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Re: Pond Location--Not a hosta question

  • Subject: Re: Pond Location--Not a hosta question
  • From: "Dan & Lu" <hostanut@Bellsouth.net>
  • Date: Sat, 20 Apr 2002 00:14:54 -0400

Josh's advice is right-on.
I had a pond under trees and I can tell you it's a lot of work if you want fish. I finally gave up after the raccoons cleaned me out of fish. What a mess to clean, but no maintenance if you let it go, and I was pretty happy with it. It was still growing plants.
Couple of additions to Josh's list: bird netting does not keep debris out. Don't underestimate the weight of wet leaves on the net. Whatever you get has to be strong enough to get the leaves out when you try to remove them using the netting.
Unless you already have one, hire someone with a bobcat and or backhoe to dig it for you. It is back breaking work, especially with existing roots there. Study your tree and see where you can place the pond with as little intrusion as possible. Don't use the bobcat/backhoe to tear the roots you do encounter, cut them with a handsaw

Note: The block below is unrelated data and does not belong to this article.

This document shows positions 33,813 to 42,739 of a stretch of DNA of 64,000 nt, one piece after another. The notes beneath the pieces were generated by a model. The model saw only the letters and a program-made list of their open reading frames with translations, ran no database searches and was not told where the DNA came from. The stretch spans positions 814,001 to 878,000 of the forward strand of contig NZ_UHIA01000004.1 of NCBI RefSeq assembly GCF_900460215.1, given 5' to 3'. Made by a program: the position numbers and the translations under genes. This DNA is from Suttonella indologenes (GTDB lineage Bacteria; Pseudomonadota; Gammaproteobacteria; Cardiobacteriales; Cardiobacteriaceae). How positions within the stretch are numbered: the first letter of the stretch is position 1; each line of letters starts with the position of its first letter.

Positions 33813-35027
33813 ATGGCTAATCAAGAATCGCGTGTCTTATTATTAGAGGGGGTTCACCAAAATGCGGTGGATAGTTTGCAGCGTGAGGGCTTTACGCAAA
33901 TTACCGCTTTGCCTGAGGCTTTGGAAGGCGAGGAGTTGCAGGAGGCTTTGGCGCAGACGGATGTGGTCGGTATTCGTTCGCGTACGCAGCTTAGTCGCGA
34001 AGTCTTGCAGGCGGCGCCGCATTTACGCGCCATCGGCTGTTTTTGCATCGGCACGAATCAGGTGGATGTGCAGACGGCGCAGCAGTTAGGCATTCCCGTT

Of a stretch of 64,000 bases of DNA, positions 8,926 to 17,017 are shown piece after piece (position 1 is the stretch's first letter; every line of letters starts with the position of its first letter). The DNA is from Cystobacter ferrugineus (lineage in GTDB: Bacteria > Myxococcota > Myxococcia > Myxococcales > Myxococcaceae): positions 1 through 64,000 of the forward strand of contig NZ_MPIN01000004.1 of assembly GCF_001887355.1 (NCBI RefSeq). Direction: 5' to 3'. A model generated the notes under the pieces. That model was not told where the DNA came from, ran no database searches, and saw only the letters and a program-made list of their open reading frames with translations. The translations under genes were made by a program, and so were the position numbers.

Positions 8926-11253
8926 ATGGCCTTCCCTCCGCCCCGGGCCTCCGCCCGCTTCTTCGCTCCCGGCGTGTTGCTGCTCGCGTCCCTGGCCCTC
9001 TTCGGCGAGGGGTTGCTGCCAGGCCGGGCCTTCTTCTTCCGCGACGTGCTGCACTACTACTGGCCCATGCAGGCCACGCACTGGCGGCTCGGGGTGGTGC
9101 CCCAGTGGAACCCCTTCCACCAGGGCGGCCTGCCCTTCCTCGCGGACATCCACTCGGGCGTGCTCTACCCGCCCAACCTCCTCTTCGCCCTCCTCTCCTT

Shop around for liners. There's some really good mail-order and I'm sure internet locations. I used a thick liner, roofing material I think. It was a long time ago. Make sure you protect the liner from ultraviolet rays if it gets any sun.
Most of all, take your time. Don't feel rushed. I lived with my imaginary pond laid out with rocks for a year until I was sure of size, location and shape.
I loved sitting on the bench just enjoying the water. Like Josh said, if it's the only place you can do a pond, by all means, do it. If I had to do it over again, no trees. It's an undertaking, and a commitment, but I loved my pond.
Dan & Lu

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